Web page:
I managed to tune out of work over the weekend, which is a skill I have learned over the years otherwise as a business owner, you run the risk of being too immersed in the situation, losing sight of what’s really urgent and also seeing productivity drop as you become too mentally exhausted to function properly
As well as reacting to the economic turmoil, we have to carry on running Gibson Lamb too. It’s our business year end on 31st March so I’ve been getting the accounts in order, and one of our crucial (and obligatory) insurances – Professional Indemnity – comes up for renewal on 31st March as well.
My legs ache, which means the new exercise regime associated with ‘stay at home living’ is reaching areas not usually reached!
Yesterday was the busiest day since this crisis started, with every email answered seemingly generating two new emails. The phone was ringing a lot too, and occasionally I struggled with ‘bandwidth’ on the office phone via my PC, but I reverted to using my traditional home phone instead.
I’ve just been out to post a tax year end letter and go for a jog in the sunshine, with the former being urgent work as far as I’m concerned and the latter my ‘out the house exercise’. Did I make a strategic error there, combining the two?
Boris has announced the inevitable shutdown, so I’ve collected a few bits from the office to make my home set up slightly better but I’m lucky to have a pretty good configuration already. I will miss my standing desk though, so need to work on a way to replicate it in a home environment.
I’m not one for blogging every day or every week, but the world has been turned upside down in 2020 and I thought it might be cathartic to write about the challenges we face.
Our clients are worried about their health, their families and their investments. We are worried about these things too.
I am also worried about my business, the impact this could have on my family, my employees and the viability of the businesses that we rely on to support us.
I was pottering around the M25 on Tuesday morning when the nice man on Radio 4 explained that National Savings rates were being reduced dramatically from May 2020.
Answer: It is where companies use marketing to appear socially responsible
The Renewable Energy Guarantee of Origin scheme was intended as a simplification, but has become a loophole
In the words of the UK’s energy regulator Ofgem, the ‘Renewable Energy Guarantee of Origin’ (REGO) scheme is designed to “provide transparency to consumers about the proportion of electricity that suppliers source from renewable generation.”
Yesterday’s budget took place on a Monday for the first time since 1962 and was delivered by ‘Fiscal Phil’ who seemed in a jovial mood. Here is our usual summary of the main changes that relate to individuals. As with every Budget, the devil is often in the detail. As more details come to light we will let you know.
With the UK’s deficit coming down and the government getting better at collecting tax, there was some room for manoeuvre. The reception in this morning’s papers is generally positive.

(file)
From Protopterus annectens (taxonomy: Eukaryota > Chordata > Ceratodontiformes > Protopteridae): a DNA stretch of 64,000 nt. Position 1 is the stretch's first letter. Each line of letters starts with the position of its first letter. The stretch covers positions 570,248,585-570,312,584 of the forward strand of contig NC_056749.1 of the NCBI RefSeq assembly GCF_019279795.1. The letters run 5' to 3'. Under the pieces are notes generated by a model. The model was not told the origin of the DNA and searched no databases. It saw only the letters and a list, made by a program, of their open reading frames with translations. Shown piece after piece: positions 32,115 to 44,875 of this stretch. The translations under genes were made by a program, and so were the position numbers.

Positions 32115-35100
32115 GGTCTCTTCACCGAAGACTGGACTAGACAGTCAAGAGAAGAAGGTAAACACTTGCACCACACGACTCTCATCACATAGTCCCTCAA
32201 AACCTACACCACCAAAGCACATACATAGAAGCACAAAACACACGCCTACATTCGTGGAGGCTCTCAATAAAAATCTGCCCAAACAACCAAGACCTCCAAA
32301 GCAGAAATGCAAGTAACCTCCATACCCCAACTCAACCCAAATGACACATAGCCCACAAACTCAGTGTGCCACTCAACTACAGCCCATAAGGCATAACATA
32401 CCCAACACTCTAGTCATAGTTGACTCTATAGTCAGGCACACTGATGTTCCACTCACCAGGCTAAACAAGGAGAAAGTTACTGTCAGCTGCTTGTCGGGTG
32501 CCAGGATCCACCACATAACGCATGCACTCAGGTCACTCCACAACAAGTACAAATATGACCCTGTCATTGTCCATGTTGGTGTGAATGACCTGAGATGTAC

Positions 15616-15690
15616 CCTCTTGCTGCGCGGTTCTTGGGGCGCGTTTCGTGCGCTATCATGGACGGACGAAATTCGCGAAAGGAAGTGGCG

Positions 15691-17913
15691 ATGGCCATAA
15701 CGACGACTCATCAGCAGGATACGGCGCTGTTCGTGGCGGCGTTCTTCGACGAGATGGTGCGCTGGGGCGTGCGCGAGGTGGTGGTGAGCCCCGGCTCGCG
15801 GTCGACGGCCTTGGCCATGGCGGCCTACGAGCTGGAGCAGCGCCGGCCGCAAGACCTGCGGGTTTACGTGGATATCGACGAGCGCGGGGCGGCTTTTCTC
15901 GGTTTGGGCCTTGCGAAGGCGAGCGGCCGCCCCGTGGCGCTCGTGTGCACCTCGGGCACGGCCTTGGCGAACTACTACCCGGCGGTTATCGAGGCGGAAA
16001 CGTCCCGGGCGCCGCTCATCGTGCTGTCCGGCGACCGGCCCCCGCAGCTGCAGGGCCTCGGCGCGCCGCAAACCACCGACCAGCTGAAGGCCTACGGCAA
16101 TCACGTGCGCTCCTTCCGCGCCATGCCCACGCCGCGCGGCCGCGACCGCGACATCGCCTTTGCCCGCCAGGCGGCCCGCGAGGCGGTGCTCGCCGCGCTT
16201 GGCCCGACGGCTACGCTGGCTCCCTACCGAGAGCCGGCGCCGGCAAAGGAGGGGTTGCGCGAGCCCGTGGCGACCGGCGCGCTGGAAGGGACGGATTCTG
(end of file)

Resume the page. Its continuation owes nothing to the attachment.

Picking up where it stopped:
I was listening to the radio on the train whilst commuting into London earlier today, hoping I wouldn’t reach the part of the journey where the signal drops out just as the news broke, but fortunately I was able to listen live to the speeches made by Jean-Claude Junker and Theresa May. The terms of Britain’s exit from the European Union have been agreed.
Change: definition: To make something different.
Gibson Lamb’s raison d’être is to help people achieve their personal goals and it is only right and proper that the owners and team follow their dreams and aspirations too.
The Budget speech commenced with an explanation that the UK’s economic growth is confounding the experts and employment is at a record high. The Chancellor however continued to tighten the country’s belt as we prepare for Britain’s new global future.
There is quite a lot of talk in the press at the moment about the future viability of the State Pension, especially whether the costs are affordable over the longer term.
Yesterday Philip Hammond, delivered his first and last Autumn Statement. Much has been written since about his attempts to ensure Britain is – in his words – “match-fit” in time for the triggering of Article 50 early next year. And while we all hope that the Great British economy is more Andy Murray than Wayne Rooney on that fateful day, rather less has been written about how the announcements might affect your finances.
Wikipedia tells me that Yogi Berra, a Major League Baseball player in the post war years, was the first person to say ‘it’s déjà vu all over again’ and that phrase seems quite relevant this morning with another ‘shock’ election result, this time in America.
As regular readers of our blog will know, until recently we were expecting the Chancellor to announce significant changes to pensions at the Budget, but thanks to a last minute change of heart, pensions escaped without any significant tinkering for which we are grateful. It’s likely George will return to pension legislation in the future, but for now at least tax relief and pension lump sums remain unchanged.
Following my previous blog post about how it seemed likely that higher rate tax relief would be removed at the Budget in a few days’ time, I now have an excuse to merge a blog post about technology and pensions! I know, terribly exciting isn’t it!